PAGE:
It was just a local rumor in a remote Himalayan village. Now it’s a history lesson for children across Nepal.
I doubt if an entry in grade 10 English textbooks is what a normal anthropologist aspires to? I certainly never dreamed of it. But it happened.
Am I thrilled? You bet.
My longtime colleague in Nepal, Sukanya Waiba, informed me yesterday that her nation’s standard grade 10 textbook added an exercise for students based on the history of a rebel lady. The extract is from “Heir to a Silent Song”, my 2001 book on the revolutionary activist Shakti Yogmaya who lived from about 1860 to 1941.
(Happily, the passage includes a selection of her fierce poems too.)
What more could a student of culture and history ask of her labor? This news means far, far more than reviews of my book in a prestigious literary or academic journal—there were none; it surpasses any academic honor.
Imagine: my unearthing of a controversial Nepali leader denounced, slandered, then purposely concealed from her nation’s history almost 80 years ago, is today offered to the nation’s schoolchildren. No matter that 36 years have transpired since I began my journey into this woman’s political career. (It’s always the time to review, correct and deepen our histories.)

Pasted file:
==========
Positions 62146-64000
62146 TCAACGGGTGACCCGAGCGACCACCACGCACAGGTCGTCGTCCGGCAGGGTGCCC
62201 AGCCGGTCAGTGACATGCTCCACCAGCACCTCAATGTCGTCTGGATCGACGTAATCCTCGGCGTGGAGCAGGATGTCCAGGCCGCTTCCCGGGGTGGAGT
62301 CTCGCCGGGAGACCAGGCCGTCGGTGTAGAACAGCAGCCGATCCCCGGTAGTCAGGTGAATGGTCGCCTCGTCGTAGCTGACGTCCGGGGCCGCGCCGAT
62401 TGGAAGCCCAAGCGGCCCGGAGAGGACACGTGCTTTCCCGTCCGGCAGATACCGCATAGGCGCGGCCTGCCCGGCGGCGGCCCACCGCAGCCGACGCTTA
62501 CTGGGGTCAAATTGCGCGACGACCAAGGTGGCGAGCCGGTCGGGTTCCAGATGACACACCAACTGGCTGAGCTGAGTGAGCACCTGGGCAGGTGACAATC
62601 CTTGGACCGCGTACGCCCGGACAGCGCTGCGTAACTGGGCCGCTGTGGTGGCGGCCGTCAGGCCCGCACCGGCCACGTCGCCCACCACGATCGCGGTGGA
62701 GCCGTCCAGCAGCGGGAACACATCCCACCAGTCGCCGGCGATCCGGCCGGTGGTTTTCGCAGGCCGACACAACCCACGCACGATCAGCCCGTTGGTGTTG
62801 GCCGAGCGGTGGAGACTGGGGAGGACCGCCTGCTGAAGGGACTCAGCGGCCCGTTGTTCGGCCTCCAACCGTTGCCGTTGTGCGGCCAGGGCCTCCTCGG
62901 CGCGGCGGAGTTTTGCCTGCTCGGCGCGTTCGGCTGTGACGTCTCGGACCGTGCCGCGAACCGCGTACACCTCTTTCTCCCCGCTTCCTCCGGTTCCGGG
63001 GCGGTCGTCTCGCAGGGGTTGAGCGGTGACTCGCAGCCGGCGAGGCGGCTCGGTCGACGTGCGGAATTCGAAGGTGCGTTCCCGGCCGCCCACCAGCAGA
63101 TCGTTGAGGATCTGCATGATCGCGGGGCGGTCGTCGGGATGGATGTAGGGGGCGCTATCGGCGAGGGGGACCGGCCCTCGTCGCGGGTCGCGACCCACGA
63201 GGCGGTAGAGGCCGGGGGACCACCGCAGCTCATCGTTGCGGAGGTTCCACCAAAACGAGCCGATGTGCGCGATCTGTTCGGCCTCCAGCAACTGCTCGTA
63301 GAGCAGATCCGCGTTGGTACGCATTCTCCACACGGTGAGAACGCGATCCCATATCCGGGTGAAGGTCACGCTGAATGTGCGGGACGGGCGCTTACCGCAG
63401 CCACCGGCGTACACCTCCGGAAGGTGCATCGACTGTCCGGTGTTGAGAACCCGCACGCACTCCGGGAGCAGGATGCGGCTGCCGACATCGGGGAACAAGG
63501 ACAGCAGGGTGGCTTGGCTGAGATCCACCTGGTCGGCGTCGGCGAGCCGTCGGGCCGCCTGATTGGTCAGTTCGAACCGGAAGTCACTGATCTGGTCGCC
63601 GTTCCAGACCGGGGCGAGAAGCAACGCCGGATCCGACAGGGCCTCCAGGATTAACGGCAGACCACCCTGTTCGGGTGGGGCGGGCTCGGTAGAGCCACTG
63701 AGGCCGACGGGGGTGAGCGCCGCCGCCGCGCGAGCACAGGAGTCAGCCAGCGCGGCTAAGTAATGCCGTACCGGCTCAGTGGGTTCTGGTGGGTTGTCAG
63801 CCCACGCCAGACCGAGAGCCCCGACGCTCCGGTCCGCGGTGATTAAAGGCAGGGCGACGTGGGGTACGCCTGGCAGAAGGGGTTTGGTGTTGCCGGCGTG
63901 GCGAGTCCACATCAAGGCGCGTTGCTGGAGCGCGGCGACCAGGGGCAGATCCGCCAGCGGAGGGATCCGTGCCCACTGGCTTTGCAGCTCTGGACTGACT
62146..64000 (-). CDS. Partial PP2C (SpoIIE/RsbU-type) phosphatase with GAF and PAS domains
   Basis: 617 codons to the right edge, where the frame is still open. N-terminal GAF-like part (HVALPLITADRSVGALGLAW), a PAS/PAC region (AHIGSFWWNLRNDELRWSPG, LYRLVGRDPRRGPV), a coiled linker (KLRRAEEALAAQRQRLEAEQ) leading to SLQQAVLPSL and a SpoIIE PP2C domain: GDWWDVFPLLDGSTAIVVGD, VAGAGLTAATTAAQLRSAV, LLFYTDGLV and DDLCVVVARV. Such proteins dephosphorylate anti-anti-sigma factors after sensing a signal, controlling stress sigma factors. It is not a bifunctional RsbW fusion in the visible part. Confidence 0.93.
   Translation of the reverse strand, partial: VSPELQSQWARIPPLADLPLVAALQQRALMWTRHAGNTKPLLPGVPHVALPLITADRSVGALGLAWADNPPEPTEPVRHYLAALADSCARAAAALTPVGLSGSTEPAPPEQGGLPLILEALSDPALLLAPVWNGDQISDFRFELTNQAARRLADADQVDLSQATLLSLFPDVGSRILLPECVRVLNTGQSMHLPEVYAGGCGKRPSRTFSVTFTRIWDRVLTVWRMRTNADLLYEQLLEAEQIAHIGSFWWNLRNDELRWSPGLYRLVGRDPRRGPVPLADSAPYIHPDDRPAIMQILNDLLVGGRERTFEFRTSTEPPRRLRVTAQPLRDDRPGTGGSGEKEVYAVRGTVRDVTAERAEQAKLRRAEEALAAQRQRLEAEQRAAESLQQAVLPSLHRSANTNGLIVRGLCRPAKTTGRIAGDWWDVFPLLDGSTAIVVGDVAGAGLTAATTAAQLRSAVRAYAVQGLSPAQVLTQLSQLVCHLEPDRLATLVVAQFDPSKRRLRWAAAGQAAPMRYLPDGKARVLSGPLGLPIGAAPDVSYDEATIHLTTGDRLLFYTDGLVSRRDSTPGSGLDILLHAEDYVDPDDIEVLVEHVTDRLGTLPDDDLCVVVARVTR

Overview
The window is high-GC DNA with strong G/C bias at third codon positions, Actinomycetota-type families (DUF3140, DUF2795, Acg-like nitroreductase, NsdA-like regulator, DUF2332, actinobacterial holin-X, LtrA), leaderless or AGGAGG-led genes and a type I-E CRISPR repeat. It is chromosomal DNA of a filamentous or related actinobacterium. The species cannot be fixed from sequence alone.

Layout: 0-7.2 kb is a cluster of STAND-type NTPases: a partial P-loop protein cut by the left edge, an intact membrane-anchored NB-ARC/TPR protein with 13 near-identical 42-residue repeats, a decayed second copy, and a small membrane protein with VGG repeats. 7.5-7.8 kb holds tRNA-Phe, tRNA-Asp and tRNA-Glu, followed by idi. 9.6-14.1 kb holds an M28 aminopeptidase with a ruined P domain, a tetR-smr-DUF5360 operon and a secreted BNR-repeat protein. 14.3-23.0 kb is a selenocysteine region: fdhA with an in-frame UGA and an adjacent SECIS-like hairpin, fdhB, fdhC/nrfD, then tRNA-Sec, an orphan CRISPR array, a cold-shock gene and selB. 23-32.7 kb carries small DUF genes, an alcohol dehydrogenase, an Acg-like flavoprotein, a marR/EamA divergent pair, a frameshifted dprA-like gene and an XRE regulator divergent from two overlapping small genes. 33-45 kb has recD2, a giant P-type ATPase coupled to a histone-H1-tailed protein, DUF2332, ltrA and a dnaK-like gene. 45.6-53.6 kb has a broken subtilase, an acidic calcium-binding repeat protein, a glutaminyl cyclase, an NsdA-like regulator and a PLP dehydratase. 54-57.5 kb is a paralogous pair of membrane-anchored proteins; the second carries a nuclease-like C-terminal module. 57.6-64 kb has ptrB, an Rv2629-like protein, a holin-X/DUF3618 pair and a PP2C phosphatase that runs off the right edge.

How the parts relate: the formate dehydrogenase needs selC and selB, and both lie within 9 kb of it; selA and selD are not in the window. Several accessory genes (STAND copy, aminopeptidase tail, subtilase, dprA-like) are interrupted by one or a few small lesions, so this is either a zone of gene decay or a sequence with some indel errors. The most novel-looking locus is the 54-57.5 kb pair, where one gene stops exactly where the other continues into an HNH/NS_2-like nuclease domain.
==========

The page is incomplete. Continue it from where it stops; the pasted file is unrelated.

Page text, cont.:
I’ve constantly argued that anthropology, at its best, is a recording of history.
In 1981 when I began that work, Nepal was ruled by a dictator monarch; free political expression was prohibited just as during Yogmaya’s life. Years of review and reflection on my side were necessary. It took time for me to digest what I had learned in that remote hill settlement. I needed daring and astute Nepali colleagues to support my pursuit. My teachers – (scientists call them ‘informants’)–all now diseased, were Hindu ascetics, mostly elderly women, in 1981. But when their leader was alive, young and resolute they were members in her revolutionary movement.
Yogmaya’s political philosophy survived in a secretly published collection of her utterances– beautiful and poignant quatrains. These needed time to comprehend and translate. Combined with the oral testimonies, those poems made Yogmaya’s position in history irrefutable.
My personal political growth, a maturity essential to write about any revolutionary, would require much more time. So did my writing. (Standard anthropology templates proved unable to embrace this history.)
Since 2001, others in Nepal have enthusiastically taken up traces I gathered and they are fleshing out the story and moving Yogmaya into her rightful place in their history. Before these gratifying developments within Nepal, political acumen awakened in me and I began to grow in an altogether different direction. Pursuing Yogmaya was for me an epiphany. By 1989 I left Nepalis to struggle with their historical inheritances. I turned my attention to my own Arab heritage.